Earthquake monitoring gets boost from a new satellite

John Elliott is a postdoctoral scientist at the University of Oxford. He works on modelling earthquakes using deformation data, and is co-funded by COMET and the Earthquakes without Frontiers consortium.
Understanding the August 2014 Napa Valley earthquake

For more than two decades, space-based radar satellites have been measuring how the ground moves with extraordinary precision and spatial resolution. Comparing ground heights from the same places at different times helps scientists to understand the dynamics of a variety of geophysical events including earthquakes.

On 24 August 2014, the San Francisco Bay area was shaken by a Mw = 6.0 earthquake, the region’s largest in 25 years. The tremors killed 1 person, injured around 200 and damaged buildings near the quake’s epicentre in the southern reaches of California’s Napa Valley.

It also set off a scientific scramble to measure the fault’s movement, and marked the dawn of a new age of earthquake monitoring thanks to the recent launch of Sentinel-1A.

By combining satellite data with GPS measurements made by our US colleagues on the ground, we were able to show that motion on the fault continued to slip in the weeks following the earthquake in a process called postseismic afterslip.

Sentinel-1A interferogram built by comparing scans near California’s San Pablo Bay from 7 August 2014 with those from 31 August 2014. The image shows ground displacement contours (changes in colour represent displacement of 2.8 centimetres) of motion toward and away from the satellite due to the 24 August South Napa earthquake. The satellite looks westward and down and therefore measures both horizontal motion along the fault and vertical motions at the ends of the fault.
Sentinel-1A interferogram built by comparing scans near California’s San Pablo Bay from 7 August 2014 with those from 31 August 2014. The image shows ground displacement contours (changes in colour represent displacement of 2.8 centimetres) of motion toward and away from the satellite due to the 24 August South Napa earthquake. The satellite looks westward and down and therefore measures both horizontal motion along the fault and vertical motions at the ends of the fault.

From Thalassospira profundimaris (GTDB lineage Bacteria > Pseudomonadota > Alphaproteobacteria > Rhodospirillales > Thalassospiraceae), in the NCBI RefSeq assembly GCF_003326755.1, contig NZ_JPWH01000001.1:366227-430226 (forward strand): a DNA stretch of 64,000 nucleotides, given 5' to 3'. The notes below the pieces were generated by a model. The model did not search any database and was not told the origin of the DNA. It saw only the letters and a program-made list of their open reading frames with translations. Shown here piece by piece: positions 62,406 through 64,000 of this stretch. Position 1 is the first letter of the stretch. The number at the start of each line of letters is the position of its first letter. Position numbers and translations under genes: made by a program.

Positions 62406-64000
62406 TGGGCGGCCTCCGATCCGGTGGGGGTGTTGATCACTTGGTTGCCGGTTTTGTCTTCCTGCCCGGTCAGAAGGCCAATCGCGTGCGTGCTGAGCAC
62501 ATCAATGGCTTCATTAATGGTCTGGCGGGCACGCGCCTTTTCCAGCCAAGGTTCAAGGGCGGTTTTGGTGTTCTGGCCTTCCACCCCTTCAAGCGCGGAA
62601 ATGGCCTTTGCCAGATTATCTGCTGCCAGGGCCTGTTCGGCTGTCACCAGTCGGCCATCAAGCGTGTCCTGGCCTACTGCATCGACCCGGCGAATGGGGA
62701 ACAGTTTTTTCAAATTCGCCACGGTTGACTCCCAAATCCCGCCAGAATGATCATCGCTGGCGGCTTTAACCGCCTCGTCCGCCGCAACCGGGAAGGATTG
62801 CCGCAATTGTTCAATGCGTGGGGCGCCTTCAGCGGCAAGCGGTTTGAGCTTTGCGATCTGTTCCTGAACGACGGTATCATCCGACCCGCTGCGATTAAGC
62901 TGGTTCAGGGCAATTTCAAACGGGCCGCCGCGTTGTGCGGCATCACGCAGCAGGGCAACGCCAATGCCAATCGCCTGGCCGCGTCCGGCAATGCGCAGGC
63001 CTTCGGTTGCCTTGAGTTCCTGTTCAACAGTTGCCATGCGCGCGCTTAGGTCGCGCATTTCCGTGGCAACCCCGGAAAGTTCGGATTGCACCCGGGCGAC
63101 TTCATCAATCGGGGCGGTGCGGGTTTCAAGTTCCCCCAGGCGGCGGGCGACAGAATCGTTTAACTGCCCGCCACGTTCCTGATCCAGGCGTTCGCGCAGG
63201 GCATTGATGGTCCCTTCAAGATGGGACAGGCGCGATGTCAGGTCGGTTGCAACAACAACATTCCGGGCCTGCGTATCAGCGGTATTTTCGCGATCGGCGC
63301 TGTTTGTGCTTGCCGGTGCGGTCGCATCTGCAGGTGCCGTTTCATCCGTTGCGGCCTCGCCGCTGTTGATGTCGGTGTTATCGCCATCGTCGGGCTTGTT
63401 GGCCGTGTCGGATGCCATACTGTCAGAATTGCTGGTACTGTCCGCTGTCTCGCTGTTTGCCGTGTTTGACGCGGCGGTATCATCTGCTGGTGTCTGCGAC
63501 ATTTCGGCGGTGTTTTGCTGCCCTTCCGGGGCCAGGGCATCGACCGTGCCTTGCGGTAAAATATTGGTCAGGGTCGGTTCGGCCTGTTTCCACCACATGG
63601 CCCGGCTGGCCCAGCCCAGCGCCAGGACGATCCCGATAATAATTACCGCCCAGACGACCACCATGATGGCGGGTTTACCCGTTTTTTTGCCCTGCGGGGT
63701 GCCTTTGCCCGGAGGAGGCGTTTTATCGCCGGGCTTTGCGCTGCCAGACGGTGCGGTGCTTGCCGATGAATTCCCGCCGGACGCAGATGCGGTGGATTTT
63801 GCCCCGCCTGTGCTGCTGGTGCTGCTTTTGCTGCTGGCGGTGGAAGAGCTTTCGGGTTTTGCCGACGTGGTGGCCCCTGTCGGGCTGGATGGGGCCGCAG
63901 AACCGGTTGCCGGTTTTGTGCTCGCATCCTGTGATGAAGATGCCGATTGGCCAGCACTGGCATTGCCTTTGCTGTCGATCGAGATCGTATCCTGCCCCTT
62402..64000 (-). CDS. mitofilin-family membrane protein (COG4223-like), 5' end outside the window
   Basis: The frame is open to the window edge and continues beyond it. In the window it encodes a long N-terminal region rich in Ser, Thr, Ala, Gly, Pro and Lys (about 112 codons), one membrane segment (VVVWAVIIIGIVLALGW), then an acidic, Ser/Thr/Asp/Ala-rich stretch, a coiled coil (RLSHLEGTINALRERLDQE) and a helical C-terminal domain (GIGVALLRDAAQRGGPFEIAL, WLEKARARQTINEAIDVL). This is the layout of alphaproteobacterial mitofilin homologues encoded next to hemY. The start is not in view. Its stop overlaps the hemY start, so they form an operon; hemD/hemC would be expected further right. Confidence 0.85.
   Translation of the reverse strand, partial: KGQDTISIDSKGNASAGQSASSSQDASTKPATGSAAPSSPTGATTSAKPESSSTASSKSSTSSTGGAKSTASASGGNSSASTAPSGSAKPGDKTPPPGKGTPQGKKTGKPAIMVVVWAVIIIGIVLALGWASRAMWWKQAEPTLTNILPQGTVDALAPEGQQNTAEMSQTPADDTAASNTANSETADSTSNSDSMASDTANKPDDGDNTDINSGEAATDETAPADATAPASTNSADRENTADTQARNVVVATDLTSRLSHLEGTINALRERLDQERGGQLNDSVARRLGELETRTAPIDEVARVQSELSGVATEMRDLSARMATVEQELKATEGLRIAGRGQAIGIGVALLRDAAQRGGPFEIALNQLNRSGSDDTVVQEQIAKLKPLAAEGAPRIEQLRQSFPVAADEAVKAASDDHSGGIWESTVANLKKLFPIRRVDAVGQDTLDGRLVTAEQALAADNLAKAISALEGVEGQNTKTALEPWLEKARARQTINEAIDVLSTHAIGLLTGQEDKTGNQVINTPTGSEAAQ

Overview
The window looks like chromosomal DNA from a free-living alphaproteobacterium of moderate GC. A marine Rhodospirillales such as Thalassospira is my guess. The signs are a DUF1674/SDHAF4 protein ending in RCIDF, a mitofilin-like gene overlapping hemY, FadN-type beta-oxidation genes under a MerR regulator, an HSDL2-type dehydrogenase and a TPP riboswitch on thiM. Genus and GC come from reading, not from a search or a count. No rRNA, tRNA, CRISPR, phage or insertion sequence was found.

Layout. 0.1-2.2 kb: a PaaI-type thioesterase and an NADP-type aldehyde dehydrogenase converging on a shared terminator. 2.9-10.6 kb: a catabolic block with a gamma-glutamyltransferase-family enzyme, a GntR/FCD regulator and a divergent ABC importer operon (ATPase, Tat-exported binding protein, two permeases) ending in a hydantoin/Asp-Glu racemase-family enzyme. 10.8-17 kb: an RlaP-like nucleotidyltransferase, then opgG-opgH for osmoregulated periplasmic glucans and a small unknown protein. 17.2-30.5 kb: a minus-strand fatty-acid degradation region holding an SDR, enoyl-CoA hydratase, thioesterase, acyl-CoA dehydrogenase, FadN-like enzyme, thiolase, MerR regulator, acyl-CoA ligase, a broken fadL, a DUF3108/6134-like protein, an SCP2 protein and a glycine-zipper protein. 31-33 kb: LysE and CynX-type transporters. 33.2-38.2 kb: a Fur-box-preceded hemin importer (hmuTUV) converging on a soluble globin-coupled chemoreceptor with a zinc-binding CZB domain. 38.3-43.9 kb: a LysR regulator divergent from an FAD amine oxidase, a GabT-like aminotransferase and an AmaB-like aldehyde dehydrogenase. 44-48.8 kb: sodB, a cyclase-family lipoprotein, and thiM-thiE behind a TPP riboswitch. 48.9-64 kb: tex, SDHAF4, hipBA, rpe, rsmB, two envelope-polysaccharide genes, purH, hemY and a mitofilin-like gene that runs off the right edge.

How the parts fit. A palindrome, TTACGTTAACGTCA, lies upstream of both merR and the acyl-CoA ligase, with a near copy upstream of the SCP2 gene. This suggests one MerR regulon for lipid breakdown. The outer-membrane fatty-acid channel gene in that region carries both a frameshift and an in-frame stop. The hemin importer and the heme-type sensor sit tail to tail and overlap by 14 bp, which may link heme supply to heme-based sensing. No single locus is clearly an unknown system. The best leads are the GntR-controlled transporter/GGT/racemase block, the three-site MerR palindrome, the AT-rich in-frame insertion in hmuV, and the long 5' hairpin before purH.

Using these regularly repeating observations, we found a whole range of different fault slip behaviour on the fault plane: from rapid shallow slip to slower, more prolonged, deeper slip.

Conceptual diagram of the time-sequence evolution of fault slip behaviour imaged on the Napa fault, from earthquake nucleation (1) through to deep afterslip (8), over the period of two months following the earthquake.
Conceptual diagram of the time-sequence evolution of fault slip behaviour imaged on the Napa fault, from earthquake nucleation (1) through to deep afterslip (8), over the period of two months following the earthquake.

Observations such as these are important for constraining types of fault slip behaviour and as a starting point to begin to understand the fault frictional behaviour.  This variability should be incorporated into seismic hazard models.

The research received extensive media coverage, including by the BBC:

Sentinel system pictures Napa quake

Sentinel radar satellite tracks continued Napa slip after quake

References

Floyd, M., Walters, R.J., Elliott, J.R., Funning, G., Svarc, J., Murray, J., Hooper, A., Larsen, Y., Marinkovic, P., Burgmann, R., Johanson., I., Wright, T.J. (in prep.) Afterslip evolution following the 2014 South Napa earthquake exposes variations in fault plane friction.

Elliott, J. R., Elliott, A., Hooper, A., Larsen, Y., Marinkovic, Wright, T.J. (2015) Earthquake Monitoring Gets Boost from a New Satellite, EOS 96. doi:10.1029/2015EO023967

 

 

 

Centre for Observation and Modelling of Earthquakes, Volcanoes and Tectonics